My aunt Anne once gave me a talk about what it’s like to get old. One symptom, she told me, is that even your most highly accomplished friends will start talking less about themselves, and more about their children. At the time, it struck me as a dubious generalization. I was then in my 20s, fresh out of law school, and very high on my own career trajectory. So were my friends. And it was hard to imagine a time when we’d drop the networking and shop talk in favour of kvelling over sons and daughters.
Turns out Anne was right. This past weekend, I attended the 25th anniversary reunion for my 1997 Yale Law School graduating class. And while most of my conversations with former classmates began with talk about jobs, we tended to move on quickly to longer (and more interesting) discussions about family life. Unlike Anne’s 1990s-era high-powered social set, moreover, we all had phones at hand so we could scroll through photos as part of our show-and-tell. To those under a certain age, I’m sure this sounds like a hopelessly dull way to spend a weekend in New Haven, Connecticut. But if you’re more than halfway through life, you’ll probably understand.
This was my second reunion trip to New Haven, following on the 20th anniversary get-together in 2017. And the passage of these last five years seems to have marked a shift in outlook for many of us. When still in our 40s, it was (just) possible to imagine our careers as exciting works in progress. But once you get into your 50s and beyond, professional life increasingly has the feel of a story mostly told. Not to mention the fact that COVID sucked the glamour out of even the most impressive résumés: For much of the last two-and-a-half years, white-collar jobs have typically all been just different flavours of Zoom.
Some of my YLS ’97 classmates really did go on to do amazing things. US Senator Cory Booker was at the reunion. And whatever one might think of his politics, he was (and remains) an ebullient charmer. There’s also Beth Van Schaack, recently named US Ambassador-at-Large for Global Criminal Justice. Another classmate, Robert Ahdieh, is a law-school dean. This being Yale, the class produced the usual uncountable assortment of law professors—including Noah Feldman, who apparently wrote much of Iraq’s post-Saddam constitution. We also had Carlos Muñiz, Florida’s Chief Justice, whose name reportedly landed on Donald Trump’s short list for a Supreme Court appointment.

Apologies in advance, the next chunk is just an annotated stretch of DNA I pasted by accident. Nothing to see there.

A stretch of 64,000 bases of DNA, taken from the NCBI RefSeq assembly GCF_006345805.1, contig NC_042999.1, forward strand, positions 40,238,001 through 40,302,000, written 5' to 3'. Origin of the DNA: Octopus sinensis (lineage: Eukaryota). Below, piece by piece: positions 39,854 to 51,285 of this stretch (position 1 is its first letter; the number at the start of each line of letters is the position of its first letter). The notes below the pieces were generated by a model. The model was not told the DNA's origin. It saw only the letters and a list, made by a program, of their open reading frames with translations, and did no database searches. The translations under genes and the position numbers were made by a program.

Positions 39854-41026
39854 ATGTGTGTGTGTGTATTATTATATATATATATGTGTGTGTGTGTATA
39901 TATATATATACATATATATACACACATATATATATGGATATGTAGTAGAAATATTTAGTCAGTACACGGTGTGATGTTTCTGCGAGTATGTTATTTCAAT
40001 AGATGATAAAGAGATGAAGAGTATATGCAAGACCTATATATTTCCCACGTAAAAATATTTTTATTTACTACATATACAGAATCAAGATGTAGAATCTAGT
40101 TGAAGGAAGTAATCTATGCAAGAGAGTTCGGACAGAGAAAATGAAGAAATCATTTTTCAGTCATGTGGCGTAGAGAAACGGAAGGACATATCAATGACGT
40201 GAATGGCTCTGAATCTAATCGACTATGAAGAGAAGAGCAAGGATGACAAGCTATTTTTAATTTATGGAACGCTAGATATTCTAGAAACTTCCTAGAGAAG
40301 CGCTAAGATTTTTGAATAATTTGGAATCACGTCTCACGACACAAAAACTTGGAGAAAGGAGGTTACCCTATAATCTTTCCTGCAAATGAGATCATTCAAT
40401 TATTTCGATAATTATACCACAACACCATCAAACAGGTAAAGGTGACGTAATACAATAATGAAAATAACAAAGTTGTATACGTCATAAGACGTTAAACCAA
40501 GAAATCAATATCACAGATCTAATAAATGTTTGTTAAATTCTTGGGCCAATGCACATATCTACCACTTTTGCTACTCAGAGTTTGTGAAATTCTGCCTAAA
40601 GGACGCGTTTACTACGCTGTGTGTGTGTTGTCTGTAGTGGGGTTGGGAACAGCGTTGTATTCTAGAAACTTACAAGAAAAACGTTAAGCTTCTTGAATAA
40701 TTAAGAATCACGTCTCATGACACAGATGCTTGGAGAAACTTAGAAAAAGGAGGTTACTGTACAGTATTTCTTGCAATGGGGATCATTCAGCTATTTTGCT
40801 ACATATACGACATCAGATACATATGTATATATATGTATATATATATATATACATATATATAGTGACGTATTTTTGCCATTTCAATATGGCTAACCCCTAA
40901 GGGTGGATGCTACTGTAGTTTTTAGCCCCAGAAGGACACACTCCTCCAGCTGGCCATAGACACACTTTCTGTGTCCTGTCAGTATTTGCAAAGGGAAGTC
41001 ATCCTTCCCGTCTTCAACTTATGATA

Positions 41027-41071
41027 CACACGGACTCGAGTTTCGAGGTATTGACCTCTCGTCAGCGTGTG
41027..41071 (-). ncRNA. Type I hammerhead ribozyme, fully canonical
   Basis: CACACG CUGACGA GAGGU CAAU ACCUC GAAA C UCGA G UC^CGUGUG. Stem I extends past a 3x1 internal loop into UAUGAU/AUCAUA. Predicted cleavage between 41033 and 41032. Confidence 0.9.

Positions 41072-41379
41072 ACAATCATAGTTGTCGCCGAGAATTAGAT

Twenty-eight years ago, I, too, came to Yale with dreams of following the Ivy League law school cursus honorum: law-journal membership, good summer jobs, a federal-court clerkship, highly visible government work in Washington, C-SPAN exposure, and so on. But even before second year was over, I’d realized that my talent for law didn’t extend much beyond the standardized test that had gotten me through the ivy-covered gates in the first place. Law-firm work was drudgery to me. I wasn’t good at it, and could barely get through a five-page contract without succumbing to daydreams or office naps. Within two years, I’d fled law for journalism.
A weekend spent with my fellow classmates provides assurance that this was the right call. I could never have made it in their very adult world. One of my closest friends from the class is an Assistant United States Attorney, with a focus on prosecuting sexual-assault crimes involving both adult and child victims. I tried to read up on some of her cases, but the details were too much for me. Another classmate told me he was still billing 2,500 hours a year at a firm, close to double the 1,400 I eked out during my only full year of private practice back in 1998. One guy from the Midwest has started up three separate legal-services companies, two of which he’s sold. I only half understood his explanation of what these companies do. But I did notice he was wearing a Panerai. So whatever he’s selling, people are buying.